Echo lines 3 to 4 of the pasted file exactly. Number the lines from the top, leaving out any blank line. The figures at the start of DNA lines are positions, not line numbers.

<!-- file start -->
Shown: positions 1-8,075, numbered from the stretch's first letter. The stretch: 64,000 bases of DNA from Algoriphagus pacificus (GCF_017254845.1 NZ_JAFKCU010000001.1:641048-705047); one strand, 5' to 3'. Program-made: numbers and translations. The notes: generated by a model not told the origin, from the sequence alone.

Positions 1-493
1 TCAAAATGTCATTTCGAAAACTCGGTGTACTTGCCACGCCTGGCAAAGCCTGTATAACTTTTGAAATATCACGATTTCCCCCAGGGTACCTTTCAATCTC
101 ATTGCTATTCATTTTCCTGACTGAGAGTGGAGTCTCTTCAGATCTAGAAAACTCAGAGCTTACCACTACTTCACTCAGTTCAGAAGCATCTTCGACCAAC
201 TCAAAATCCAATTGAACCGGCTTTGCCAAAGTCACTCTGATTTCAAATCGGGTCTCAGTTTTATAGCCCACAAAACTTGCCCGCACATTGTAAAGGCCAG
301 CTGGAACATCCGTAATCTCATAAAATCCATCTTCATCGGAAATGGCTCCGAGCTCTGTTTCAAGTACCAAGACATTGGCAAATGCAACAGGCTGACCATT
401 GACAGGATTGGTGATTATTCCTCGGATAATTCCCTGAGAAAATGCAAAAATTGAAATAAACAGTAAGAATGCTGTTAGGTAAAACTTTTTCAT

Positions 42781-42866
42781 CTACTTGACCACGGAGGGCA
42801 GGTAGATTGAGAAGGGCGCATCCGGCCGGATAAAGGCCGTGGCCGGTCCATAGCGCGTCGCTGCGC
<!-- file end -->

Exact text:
1 TCAAAATGTCATTTCGAAAACTCGGTGTACTTGCCACGCCTGGCAAAGCCTGTATAACTTTTGAAATATCACGATTTCCCCCAGGGTACCTTTCAATCTC
101 ATTGCTATTCATTTTCCTGACTGAGAGTGGAGTCTCTTCAGATCTAGAAAACTCAGAGCTTACCACTACTTCACTCAGTTCAGAAGCATCTTCGACCAAC